12 November 2012


The first post on this blog was on 30 October 2010, just over two years ago. Since then I’ve averaged about two posts a week - this will be number 211. According to Google’s statistics, there have been nearly 17,500 page views, which averages out at about 80 views per post. The most popular post so far has been one about David Hockney with over 500 pageviews and there are another five with over 150. So a lot of posts are getting well below the average (ie the mean). These are small numbers by comparison with a lot of other bloggers (eg Thin Pinstriped Line who has had over 135,000 pageviews on 86 posts since starting a year ago, about 20 times as many pageviews per post).

What Google doesn’t tell me (or doesn’t actually know) is whether the postviewer finds what they were looking for, if they’ve arrived from a search. Or whether in reality the views are coming from automated ‘bots’ gathering data for search engine indexes. I wouldn’t be surprised if 80% of pageviews are unsatisfactory or spurious. I suppose that when a postview follows from a @WestIndep Tweet which has drawn attention to a post and indicated its subject, there is a better chance of satisfaction, albeit slight.

I have wondered whether some posts are too long. An article in The Times recently by Esther Walker, How to be a blogger, proposed 400 words per post, because:
Reading a lot of text on a screen isn’t practical, and any piece of writing is more interesting when it is short. It is so easy, with the unlimited space of the internet, to ramble on — but that is a turn-off for readers.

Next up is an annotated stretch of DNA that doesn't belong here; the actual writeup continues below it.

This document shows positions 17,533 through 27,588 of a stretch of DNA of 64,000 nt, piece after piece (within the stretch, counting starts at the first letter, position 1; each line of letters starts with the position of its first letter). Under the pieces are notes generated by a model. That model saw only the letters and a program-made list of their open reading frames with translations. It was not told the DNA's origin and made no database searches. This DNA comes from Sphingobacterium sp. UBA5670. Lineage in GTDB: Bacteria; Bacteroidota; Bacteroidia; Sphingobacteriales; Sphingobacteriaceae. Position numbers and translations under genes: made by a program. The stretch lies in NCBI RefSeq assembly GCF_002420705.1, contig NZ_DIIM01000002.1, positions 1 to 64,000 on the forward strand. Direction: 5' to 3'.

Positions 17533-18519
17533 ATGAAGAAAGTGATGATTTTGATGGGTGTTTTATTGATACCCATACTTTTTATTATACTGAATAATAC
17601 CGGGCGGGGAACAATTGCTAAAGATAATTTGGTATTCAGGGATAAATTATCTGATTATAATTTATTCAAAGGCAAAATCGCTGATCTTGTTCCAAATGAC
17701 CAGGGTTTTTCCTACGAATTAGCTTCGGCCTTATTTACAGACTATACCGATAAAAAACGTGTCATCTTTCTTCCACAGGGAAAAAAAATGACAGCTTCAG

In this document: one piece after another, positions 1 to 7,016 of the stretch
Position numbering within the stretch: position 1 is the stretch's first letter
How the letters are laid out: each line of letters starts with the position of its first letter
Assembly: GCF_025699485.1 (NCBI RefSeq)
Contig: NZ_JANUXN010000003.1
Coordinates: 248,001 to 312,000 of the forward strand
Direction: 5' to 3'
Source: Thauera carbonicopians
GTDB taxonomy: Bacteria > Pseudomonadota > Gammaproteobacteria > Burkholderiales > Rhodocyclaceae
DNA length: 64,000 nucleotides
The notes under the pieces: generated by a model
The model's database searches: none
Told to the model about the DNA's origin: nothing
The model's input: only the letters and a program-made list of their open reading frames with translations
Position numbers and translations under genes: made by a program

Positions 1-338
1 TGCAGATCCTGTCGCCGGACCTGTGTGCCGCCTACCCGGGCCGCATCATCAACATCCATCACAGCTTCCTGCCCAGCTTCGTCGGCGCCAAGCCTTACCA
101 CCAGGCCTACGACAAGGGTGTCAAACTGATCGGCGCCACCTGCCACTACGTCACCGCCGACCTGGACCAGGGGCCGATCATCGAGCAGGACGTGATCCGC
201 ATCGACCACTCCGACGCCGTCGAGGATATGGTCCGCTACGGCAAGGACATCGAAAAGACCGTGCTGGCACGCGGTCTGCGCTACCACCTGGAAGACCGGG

Someone commenting didn’t agree:
1000 word articles are not too long to read on a screen (the above article [Walker’s] is 852 words and I consider it bite-sized). Frankly, a blog post should be as long as it needs to be. If you have nothing much to say, then a short post is fine. Rambling is bad, but you are no longer constrained by column inches in a newspaper, and if a blog post needs 2,000 words, and those are 2,000 brilliant words, then people will read them.
Since a recent book review here was over 4,800 words and what I considered a short post was over 1,200 (again including quotes), I’m inclined to agree with the comment. My problem is lack of brilliance! But I set out as a blogger to amuse myself and stimulate the grey cells – anything’s better than Sudoku, surely. Also I’d like to think blogging has led to a little more discipline in assessing what I read and see than otherwise would have been the case. And some of the small number of comments I’ve had suggest that occasionally the blog provides something of interest.
 [473 words above, by the way!]


  1. Just to let you know that I am not a bit and I enjoy reading your posts. Found the blog via on line reading about Hockney but have been following since. You wrote "I have wondered whether some posts are too long". On a TV programme about his return to the UK, Hockney said that people often asked him why he stayed as it was too rainy and wet, and he said: too wet for whom? The country is green and fish and the ducks are happy. Well, quite. Too long for whom? Posts should be along as they need to be to get said what needs saying. Breaking text up into lots ofparagraphsis helpful, though.

    1. Thank you for your encouraging comments - I will try to make the paragraphs shorter!

  2. Might I (David Martin) agree with KarenR's comment on Western Independent? My visits are not frequent - every 2-3 weeks - but most are rewarded by finding something of interest, and I admire how statistical and other data are handled in such a comprehensible way. Only seldom does a comment seem possible, as the 'cultural' blogs are about exhibitions, films etc I haven't seen, and I tend to agree with, or be neutral about, those on other topics. Which leaves room for just the occasional pedantic observation on blogs concerned with recent political history.

    1. Thank you for such kind and encouraging comments. Your pedantic observations are most welcome - see the next post!